We are committed to confronting climate change – ARM

JOHANNESBURG (miningweekly.com) – African Rainbow Minerals (ARM) executive chairperson Dr…

JOHANNESBURG (miningweekly.com) – African Rainbow Minerals (ARM) executive chairperson Dr Patrice Motsepe said during Friday’s presentation of dividend-yielding results that his diversified mining company is committed to confronting climate change.

“Our policies are part of what we call a just and a fair transition,” said Motsepe of the Johannesburg Stock Exchange-listed company, which is engaged in iron-ore, manganese, platinum group metals and coal mining.

On being in Miami two weeks ago at the meeting of the International Council on Mining and Metals (ICMM) with the CEOs of the largest mining companies in the world, Motsepe expressed great pride in the work that the ICMM is doing and the commitment to partnering with community stakeholders.

“Our commitment to ESG and climate change is to a large extent expressing the principles of the top mining companies of the world that are part of the ICMM – BHP, Rio Tinto, Anglo American, Vale and many others.

“The clear commitment of the transition to zero emissions, which is the ultimate objective over time, also entails the training, educating and the transition of those currently dependent on the coal industry who will be needing new training, new jobs, new opportunities and a good future,” said Motsepe.

Regarding local coal logistics requiring much improvement, ARM is encouraged by the appointment of the new CEO of Transnet, Michelle Phillips, which the company sees as emphasising what it has often reiterated.

“You have to employ the smartest and the brightest and the best. Meritocracy is non-negotiable and we have to make sure that some of the top positions are occupied by the smartest women in this country and we’ve got equally smart black, white, Indian and coloured South Africans.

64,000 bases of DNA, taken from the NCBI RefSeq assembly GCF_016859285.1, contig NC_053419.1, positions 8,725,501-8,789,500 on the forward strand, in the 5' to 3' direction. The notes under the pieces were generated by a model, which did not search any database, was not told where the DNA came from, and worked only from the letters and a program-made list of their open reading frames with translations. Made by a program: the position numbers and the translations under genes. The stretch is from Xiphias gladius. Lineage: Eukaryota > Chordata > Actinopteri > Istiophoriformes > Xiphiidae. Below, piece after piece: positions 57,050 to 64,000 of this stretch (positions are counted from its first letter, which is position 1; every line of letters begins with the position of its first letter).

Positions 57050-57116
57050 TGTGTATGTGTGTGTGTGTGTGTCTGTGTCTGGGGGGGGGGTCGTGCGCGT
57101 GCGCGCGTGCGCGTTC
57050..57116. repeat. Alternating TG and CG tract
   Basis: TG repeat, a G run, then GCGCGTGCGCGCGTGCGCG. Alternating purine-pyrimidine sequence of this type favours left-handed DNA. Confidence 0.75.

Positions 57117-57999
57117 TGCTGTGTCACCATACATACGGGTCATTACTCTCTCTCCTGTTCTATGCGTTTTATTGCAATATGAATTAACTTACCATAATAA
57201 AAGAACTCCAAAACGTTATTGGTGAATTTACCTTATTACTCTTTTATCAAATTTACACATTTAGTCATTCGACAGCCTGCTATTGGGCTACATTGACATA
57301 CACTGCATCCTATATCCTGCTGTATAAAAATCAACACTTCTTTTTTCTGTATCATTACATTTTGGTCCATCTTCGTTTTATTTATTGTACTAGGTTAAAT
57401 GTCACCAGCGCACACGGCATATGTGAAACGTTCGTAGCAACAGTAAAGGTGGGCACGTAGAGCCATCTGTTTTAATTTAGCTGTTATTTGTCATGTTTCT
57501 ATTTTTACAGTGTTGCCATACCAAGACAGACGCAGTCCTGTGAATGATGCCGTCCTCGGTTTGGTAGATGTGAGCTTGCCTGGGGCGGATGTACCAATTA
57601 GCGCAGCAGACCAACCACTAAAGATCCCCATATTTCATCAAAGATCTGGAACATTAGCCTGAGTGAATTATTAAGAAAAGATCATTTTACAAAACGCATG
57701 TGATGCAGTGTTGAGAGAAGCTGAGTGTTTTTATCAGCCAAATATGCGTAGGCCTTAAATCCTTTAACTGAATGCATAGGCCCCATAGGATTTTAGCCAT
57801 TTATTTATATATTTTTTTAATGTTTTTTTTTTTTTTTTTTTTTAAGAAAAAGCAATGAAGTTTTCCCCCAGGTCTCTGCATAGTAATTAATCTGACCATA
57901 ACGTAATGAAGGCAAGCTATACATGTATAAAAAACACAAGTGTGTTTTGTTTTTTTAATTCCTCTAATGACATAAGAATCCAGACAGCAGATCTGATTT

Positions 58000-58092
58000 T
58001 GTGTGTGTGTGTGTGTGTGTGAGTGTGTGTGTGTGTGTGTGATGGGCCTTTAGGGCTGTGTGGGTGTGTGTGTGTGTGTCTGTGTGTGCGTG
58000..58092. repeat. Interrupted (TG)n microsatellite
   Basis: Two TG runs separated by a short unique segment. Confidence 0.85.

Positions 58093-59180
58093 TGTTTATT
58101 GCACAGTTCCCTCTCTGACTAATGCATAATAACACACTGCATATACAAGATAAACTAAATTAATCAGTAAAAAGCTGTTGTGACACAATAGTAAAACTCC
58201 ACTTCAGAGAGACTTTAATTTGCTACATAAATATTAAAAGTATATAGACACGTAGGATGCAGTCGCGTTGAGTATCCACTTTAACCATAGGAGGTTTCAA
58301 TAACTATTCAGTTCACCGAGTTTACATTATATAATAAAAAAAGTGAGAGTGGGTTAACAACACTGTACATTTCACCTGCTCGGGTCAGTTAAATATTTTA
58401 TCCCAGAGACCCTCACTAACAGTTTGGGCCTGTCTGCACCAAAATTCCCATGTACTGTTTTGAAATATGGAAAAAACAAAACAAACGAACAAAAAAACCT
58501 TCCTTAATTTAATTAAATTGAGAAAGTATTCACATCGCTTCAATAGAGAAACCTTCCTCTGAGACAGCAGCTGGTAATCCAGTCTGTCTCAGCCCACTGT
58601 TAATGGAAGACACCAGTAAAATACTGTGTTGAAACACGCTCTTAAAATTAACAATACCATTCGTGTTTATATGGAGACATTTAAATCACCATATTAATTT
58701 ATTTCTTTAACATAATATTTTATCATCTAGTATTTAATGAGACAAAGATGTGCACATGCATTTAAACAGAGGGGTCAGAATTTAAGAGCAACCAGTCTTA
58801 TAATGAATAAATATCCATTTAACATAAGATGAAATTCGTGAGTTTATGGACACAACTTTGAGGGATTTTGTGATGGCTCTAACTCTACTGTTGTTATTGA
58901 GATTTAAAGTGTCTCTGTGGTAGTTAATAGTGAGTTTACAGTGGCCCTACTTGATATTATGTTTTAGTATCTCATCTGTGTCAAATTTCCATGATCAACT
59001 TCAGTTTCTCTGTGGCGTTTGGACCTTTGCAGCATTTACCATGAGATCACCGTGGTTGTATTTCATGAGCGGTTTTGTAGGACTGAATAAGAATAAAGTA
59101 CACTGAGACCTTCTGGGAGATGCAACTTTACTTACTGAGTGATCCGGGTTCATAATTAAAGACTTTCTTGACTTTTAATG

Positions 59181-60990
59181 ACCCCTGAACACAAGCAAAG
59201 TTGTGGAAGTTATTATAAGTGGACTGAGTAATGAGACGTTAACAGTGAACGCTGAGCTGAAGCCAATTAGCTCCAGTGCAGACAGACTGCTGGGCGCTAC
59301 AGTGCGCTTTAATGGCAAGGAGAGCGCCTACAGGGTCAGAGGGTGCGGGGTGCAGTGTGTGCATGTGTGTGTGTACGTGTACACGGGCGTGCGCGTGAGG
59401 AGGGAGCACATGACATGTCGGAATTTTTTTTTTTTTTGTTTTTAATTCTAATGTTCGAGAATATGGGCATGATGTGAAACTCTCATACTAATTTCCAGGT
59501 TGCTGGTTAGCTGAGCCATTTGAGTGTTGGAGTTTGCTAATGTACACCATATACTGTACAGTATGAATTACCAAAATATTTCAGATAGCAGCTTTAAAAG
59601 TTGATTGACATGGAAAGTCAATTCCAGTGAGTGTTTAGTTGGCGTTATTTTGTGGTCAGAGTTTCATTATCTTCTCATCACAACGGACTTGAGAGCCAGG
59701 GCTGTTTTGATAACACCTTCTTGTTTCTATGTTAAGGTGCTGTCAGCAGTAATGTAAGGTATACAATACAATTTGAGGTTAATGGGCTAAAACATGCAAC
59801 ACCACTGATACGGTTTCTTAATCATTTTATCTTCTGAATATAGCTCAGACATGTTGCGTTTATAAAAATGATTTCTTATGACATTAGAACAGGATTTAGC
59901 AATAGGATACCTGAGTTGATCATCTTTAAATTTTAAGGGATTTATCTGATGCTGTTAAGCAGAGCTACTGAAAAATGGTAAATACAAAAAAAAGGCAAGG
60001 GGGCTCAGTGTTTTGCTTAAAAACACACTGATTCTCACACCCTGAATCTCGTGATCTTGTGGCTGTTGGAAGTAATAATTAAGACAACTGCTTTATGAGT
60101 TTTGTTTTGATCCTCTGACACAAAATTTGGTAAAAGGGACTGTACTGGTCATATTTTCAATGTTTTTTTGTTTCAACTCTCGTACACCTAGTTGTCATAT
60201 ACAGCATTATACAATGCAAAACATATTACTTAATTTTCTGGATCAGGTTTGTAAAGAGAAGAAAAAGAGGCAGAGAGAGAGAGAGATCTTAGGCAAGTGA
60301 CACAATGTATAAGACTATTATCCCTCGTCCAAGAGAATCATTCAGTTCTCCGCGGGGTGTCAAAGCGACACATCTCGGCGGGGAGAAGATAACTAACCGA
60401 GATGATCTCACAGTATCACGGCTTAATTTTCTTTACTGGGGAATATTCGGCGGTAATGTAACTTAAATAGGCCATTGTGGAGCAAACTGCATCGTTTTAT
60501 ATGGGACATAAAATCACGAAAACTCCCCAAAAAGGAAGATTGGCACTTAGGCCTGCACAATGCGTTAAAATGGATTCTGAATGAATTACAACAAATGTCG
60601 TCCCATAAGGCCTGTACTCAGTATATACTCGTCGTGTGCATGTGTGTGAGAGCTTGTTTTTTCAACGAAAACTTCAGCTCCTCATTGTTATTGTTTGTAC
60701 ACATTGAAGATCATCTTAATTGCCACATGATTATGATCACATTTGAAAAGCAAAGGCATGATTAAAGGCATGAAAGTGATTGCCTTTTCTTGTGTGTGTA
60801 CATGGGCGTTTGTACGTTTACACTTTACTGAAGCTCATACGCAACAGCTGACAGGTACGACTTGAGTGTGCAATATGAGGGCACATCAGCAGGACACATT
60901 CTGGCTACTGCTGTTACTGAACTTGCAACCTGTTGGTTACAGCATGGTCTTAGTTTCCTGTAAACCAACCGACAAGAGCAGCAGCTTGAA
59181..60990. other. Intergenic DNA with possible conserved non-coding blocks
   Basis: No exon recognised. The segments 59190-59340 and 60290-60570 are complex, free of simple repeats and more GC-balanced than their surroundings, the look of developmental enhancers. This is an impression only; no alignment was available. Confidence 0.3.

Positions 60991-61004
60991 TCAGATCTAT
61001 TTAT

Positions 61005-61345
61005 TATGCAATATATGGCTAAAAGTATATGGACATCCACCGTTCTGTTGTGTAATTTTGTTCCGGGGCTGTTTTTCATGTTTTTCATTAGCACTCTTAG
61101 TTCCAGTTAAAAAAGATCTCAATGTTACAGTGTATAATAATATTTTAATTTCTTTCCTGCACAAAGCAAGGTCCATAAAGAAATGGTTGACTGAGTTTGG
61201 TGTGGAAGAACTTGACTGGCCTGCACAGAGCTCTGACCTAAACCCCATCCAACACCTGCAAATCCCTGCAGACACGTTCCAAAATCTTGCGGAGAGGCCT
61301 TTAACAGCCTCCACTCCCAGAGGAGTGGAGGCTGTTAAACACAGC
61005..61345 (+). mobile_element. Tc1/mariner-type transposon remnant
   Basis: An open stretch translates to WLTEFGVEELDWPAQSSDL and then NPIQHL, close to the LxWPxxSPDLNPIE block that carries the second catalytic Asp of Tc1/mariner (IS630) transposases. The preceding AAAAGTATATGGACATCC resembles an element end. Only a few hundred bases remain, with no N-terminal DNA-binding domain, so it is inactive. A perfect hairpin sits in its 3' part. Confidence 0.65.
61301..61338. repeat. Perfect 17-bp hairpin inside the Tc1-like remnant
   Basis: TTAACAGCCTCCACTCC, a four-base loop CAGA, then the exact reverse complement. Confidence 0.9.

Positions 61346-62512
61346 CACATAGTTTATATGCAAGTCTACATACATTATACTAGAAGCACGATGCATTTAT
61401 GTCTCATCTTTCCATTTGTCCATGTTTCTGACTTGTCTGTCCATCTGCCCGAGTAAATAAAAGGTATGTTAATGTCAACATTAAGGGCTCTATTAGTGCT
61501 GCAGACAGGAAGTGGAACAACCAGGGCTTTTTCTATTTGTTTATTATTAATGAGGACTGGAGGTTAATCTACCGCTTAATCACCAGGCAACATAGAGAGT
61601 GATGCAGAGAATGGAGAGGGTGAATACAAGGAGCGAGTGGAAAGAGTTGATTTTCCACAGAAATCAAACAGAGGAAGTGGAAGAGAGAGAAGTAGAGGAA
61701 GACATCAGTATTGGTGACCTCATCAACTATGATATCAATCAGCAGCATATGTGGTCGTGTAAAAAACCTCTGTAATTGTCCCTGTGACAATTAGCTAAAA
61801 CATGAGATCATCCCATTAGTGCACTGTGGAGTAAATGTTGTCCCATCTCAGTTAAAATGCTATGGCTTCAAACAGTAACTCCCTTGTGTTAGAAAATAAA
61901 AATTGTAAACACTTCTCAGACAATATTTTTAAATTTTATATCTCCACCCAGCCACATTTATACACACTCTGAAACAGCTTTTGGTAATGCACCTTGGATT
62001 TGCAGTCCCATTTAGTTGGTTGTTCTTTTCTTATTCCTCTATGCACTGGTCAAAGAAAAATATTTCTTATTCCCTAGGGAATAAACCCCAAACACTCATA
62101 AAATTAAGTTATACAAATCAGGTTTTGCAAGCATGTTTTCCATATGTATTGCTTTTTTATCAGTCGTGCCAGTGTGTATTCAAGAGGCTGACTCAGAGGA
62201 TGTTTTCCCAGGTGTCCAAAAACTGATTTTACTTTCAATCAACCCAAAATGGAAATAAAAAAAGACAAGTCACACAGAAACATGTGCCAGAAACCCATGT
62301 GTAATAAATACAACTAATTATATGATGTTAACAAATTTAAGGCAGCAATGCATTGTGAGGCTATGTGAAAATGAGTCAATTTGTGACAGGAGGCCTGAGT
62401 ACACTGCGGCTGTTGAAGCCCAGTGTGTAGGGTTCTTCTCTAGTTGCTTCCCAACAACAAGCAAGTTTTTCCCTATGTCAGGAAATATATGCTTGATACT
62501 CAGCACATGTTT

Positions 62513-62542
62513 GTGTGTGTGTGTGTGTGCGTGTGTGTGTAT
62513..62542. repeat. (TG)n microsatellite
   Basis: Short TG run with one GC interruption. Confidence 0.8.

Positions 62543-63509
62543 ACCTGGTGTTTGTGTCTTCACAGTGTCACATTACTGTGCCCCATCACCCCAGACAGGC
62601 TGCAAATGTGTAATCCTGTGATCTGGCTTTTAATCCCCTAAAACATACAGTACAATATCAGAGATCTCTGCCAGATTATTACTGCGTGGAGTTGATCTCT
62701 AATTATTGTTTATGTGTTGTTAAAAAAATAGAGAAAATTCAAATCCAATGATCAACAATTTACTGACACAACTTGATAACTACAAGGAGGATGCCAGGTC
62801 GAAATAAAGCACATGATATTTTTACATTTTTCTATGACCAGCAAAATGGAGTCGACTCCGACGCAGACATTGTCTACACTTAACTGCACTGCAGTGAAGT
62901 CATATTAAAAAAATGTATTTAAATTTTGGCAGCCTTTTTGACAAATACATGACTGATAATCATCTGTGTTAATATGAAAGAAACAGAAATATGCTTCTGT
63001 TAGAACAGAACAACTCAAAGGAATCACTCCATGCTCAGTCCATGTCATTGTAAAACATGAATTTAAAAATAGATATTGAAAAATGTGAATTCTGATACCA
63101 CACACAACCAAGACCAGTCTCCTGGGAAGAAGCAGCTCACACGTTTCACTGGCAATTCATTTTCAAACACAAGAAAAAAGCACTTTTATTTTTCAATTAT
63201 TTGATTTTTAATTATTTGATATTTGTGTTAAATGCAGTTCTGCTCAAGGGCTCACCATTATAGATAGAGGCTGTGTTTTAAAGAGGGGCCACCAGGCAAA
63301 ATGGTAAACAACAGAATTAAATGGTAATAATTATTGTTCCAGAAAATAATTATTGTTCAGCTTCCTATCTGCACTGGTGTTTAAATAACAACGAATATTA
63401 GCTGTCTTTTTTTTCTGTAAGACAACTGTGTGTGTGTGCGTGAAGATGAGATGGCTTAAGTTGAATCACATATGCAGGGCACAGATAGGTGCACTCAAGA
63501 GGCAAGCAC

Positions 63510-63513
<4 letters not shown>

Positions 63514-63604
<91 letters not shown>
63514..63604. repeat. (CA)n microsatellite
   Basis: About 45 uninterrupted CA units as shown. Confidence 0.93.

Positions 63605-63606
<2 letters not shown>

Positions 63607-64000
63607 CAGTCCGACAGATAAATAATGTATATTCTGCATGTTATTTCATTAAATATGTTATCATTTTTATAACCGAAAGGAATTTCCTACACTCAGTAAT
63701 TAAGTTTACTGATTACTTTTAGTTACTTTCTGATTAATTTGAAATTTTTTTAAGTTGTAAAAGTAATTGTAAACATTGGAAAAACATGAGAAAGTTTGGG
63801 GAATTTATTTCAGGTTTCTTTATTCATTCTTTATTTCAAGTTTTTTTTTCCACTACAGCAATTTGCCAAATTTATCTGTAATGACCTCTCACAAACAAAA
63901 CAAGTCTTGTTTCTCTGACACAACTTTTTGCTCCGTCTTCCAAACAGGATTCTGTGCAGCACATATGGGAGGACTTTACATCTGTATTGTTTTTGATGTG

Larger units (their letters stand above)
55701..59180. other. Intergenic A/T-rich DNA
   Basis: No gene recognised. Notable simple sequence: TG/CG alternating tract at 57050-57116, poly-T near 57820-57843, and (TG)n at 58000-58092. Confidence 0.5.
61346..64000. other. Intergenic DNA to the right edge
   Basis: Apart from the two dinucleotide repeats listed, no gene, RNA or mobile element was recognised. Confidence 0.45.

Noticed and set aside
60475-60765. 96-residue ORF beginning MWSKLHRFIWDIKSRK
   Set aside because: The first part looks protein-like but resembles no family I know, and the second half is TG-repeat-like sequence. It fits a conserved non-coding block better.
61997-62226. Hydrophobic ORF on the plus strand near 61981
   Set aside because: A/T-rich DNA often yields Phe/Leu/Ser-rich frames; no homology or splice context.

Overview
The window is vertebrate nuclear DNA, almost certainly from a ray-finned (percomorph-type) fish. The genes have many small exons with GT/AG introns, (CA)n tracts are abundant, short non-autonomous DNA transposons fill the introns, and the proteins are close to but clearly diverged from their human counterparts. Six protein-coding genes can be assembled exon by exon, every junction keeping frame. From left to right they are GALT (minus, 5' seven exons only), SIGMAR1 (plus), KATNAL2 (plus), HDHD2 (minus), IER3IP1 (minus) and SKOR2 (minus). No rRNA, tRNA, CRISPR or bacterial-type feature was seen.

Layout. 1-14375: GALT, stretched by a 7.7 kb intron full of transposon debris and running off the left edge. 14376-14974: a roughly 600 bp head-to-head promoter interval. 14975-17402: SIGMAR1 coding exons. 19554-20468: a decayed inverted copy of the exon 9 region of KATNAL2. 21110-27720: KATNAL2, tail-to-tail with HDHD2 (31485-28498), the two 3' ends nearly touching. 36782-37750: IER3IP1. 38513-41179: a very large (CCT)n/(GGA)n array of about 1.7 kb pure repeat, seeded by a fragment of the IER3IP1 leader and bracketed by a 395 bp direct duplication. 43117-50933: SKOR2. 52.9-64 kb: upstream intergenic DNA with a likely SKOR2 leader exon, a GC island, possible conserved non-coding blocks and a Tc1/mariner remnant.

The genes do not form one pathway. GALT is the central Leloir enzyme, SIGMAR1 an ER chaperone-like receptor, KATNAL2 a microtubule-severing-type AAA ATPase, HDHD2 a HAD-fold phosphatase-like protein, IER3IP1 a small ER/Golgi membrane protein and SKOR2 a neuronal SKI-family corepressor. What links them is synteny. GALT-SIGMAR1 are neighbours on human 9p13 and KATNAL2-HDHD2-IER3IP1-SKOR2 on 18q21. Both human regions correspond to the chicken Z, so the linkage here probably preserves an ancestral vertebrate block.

“If you grow up in a business, you have a solid understanding of what the challenges are and we have to focus on those, particularly during this time that we have now to make sure that those who have got the experience, those who have got the track record, get the jobs, and I think we are moving in the right direction,” said Motsepe.

He described Transnet and Eskom as being crucial to the entire mining industry and the ability of ARM to create value for its shareholders.

“An efficient Eskom that sells the cheapest possible electricity is very important for industry as well as South Africa’s poor people and it is critically important that all of us work together to protect Eskom and to make sure that it is world-class.  

“Of course, Eskom is very important for business but in my view, Eskom is crucial for the poor, who need electricity that is as cheap and as reliable as possible. The issue about the private sector and the independent power producers in particular is in relation to the technology that has been developing and that will have an impact on utilities such as Eskom and others.

“But the bottom line is, we all have to work together and to make sure that Eskom is a competitive provider of electricity and, as I said, the single most important issue for me in relation to Eskom is the poor,’ Motsepe emphasised during the presentation covered by Mining Weekly.

ARM’s headline earnings for the first half of its 2024 financial year to December 31 decreased by 43% to R3-billion and an interim dividend of R6 a share has been declared.

The company’s financial position remains robust with net cash of R8-billion.

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